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Cook County car accident injury lawyerMore than 37,000 people died and over two million were seriously injured in car accidents in 2017. Sadly, most of these deaths and injuries were preventable. In its 2019–2020 Most Wanted List of Transportation Safety Improvements, the National Transportation Safety Board (NTSB) identifies some of the top causes of highway accidents and ways to prevent these injuries. The ones discussed in this article are all possible factors which could support a claim of negligence or fault for injuries sustained in a motor vehicle crash.

Personal Injury Claims Against Alcohol and Drug Impaired Drivers

Alcohol impairment is a leading cause of car accidents. In 2016, one third of fatal car crashes involved a driver with alcohol in their system. While the current standard for DUI is a blood alcohol content of 0.08 percent, the NTSB would like to see states adopt a legal limit of 0.05 percent. This is something to keep in mind if you are ever injured in an accident with a drunk driver: even if the driver is not charged with being over the 0.08 legal limit, they could well be alcohol-impaired at a level of just 0.05 percent. 

The NTSB would also like all law enforcement agencies to collect “place of last drink” data as part of any accident investigation involving an alcohol-impaired driver. This could be another valuable data point for any personal injury or wrongful death lawsuit.

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Will County personal injury attorneysOver the last decade or so, lawmakers and public safety advocates have been trying to create awareness about the dangers of driving while distracted. Many of these efforts have been centered around the use of a cell phone and texting behind the wheel. While many wireless service companies like Verizon and Sprint have joined the fight and introduced “driving modes” to eliminate texting while driving, thousands of people are still injured each year in accidents that could have been prevented if drivers simply put down their phones. A recent study found, however, that your phone can be distracting even if it is not in your hand or where you can see it.

The Call of the Unknown

A research team from Florida State University wanted to know how much driver distraction was caused the act of texting as opposed to the thought that is involved with sending and receiving messages. They found that simply hearing a notification from a cell phone was enough to significantly distract a driver from the task of driving the vehicle. The distraction was found to be so severe that it was comparable to the distraction of a cell phone call or sending a text message. One of the project’s contributors said it “was really shocking” to see the level of distraction caused by just a notification.

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Orland Park personal injury attorneyMost of us can remember when we were first learning how to drive. Whether in a formal driver’s education class or just in a friend’s or family member’s car, when we were taught how to drive, we learned certain rules. One of these rules was to keep both hands on the steering wheel at “10 and 2.” However, as we became more comfortable driving, many of us started experimenting with driving one-handed while doing things like eating, texting, or attending to children’s needs. Today, we have named this type of behavior “distracted driving.” Sadly, distracted driving is one of the main causes of car accidents. Motor vehicle crashes in the United States involving distracted driving accounted for 3450 deaths in 2016.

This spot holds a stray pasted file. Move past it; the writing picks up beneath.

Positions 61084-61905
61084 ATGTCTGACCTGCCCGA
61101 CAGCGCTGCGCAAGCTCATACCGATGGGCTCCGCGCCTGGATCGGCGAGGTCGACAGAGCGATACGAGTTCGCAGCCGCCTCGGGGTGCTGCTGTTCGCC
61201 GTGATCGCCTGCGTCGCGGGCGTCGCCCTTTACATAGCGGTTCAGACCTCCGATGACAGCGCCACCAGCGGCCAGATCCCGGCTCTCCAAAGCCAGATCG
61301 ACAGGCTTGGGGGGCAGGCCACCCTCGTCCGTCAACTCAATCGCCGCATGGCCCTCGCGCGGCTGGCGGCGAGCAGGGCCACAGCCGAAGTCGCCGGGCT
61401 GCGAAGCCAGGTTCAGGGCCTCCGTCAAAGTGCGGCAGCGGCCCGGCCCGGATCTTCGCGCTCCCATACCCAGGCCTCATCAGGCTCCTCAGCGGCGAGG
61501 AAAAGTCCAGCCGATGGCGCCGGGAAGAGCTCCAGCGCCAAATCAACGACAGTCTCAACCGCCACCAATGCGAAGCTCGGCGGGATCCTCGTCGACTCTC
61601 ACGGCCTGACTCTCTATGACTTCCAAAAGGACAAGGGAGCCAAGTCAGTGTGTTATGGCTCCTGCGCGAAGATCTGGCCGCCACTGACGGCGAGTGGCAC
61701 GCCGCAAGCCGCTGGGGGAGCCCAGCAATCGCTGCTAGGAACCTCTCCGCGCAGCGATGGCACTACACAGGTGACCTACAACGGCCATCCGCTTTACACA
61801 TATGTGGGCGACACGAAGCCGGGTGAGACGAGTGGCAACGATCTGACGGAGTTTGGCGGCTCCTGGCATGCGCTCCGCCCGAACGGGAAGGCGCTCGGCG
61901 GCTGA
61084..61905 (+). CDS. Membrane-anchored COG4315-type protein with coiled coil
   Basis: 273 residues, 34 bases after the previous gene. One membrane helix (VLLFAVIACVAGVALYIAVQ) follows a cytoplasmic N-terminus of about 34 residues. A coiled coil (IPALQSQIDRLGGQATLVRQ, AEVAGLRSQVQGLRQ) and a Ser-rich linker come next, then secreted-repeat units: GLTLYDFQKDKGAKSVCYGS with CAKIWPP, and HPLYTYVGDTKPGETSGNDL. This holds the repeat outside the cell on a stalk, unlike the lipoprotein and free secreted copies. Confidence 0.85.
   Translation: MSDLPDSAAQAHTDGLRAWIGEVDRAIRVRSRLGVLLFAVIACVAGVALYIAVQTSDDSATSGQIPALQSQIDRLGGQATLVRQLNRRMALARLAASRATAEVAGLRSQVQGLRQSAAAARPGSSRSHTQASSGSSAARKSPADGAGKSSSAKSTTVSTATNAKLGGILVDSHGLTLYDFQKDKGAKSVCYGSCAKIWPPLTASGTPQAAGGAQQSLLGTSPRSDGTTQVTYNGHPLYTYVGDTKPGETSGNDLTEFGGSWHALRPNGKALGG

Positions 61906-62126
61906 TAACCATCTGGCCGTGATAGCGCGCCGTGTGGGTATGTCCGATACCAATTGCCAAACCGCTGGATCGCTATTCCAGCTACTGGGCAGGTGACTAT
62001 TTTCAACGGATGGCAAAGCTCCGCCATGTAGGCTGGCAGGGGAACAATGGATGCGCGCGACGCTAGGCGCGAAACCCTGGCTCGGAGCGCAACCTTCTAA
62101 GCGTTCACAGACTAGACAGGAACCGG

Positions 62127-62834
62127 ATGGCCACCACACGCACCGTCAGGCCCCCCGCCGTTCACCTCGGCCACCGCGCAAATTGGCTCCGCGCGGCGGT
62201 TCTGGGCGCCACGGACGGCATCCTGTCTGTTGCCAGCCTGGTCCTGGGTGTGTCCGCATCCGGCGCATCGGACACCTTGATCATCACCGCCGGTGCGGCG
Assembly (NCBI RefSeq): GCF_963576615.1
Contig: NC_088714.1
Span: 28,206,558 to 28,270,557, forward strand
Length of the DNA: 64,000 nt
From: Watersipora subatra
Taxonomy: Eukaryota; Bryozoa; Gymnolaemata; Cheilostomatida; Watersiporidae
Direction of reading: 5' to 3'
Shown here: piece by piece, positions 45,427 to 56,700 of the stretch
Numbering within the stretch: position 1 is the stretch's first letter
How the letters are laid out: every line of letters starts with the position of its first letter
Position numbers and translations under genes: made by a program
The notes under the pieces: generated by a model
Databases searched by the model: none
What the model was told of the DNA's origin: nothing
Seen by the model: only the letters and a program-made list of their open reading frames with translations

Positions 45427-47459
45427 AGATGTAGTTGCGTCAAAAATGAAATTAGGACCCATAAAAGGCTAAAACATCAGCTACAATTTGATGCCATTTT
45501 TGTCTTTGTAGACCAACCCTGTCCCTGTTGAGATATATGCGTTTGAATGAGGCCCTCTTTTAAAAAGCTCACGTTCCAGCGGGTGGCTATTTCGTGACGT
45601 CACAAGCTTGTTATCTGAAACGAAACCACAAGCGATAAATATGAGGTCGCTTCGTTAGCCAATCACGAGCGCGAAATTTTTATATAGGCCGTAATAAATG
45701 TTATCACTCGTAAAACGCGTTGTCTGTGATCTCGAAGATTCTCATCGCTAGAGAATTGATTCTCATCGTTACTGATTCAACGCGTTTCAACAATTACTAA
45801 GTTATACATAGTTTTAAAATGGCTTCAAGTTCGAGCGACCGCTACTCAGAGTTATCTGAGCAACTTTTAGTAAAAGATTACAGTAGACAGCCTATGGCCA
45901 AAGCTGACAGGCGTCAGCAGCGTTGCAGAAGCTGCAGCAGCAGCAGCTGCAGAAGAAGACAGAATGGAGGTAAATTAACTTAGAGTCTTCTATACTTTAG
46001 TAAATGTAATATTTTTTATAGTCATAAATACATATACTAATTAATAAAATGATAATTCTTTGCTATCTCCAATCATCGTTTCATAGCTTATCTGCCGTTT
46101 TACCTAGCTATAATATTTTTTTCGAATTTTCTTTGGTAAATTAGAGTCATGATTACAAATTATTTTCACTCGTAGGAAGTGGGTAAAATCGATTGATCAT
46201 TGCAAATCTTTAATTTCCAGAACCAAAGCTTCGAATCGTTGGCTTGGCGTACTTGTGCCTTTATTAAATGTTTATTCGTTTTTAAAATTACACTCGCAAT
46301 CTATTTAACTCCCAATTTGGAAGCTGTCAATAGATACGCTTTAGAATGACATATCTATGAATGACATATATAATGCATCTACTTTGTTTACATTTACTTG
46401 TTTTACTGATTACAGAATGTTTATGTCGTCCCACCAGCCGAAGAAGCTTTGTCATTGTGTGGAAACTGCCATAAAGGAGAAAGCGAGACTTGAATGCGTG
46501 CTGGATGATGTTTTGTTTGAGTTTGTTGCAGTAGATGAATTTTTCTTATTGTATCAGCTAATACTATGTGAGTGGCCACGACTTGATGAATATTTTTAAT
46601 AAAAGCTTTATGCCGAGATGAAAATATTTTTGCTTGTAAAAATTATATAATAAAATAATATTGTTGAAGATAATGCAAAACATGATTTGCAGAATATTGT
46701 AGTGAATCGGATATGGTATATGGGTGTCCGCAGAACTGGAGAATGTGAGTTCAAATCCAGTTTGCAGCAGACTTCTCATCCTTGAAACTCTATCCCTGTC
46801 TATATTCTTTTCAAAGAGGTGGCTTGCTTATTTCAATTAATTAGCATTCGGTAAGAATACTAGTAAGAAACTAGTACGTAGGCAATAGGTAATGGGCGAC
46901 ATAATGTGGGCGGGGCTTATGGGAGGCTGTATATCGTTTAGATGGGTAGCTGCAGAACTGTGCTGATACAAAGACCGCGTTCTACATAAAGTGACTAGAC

An Escalating Problem

While distracted driving has been present since the invention of the car, in today’s technology-dependent society, there are more ways than ever to be distracted behind the wheel. One of the most notorious problems is using a phone while driving. When drivers take their eyes off the road, they are essentially driving blind. They will be unable to react appropriately if an expected hazard were to appear. At 55mph, a car travels the length of a football field in only five seconds. At high speeds such as these, a distracted driver becomes a threat to themselves and everyone around them. One study has shown that distracted driving may be even more dangerous than drunk driving.

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Orland Park distracted driving accident lawyersThe fall season has officially arrived in Northern Illinois and school is back in full swing. If you have school-aged children, you may have struggled with them adjusting to getting up early again, finishing homework before dinner, and the everyday stresses that are part of the educational process. Of course, the new academic year affects those without children as well, particularly individuals who live near a school or who must pass by a school on their way to and from work. Every day, millions of Americans drive through school zones, but a disturbing new study suggests that as many as one in three drivers may be distracted when they do.

Safety Analysis

Zendrive is a California-based tech company that develops tools for capturing and analyzing driving behaviors for individuals, fleets, insurance companies, and other organizations. The company recently conducted a study that examined some 75,000 schools across the United States and how drivers who passed them behaved behind the wheel. According to Zendrive’s numbers, nearly nine out ten drivers (88 percent) still use their phone while driving despite laws against hand-held device use in nearly every state.

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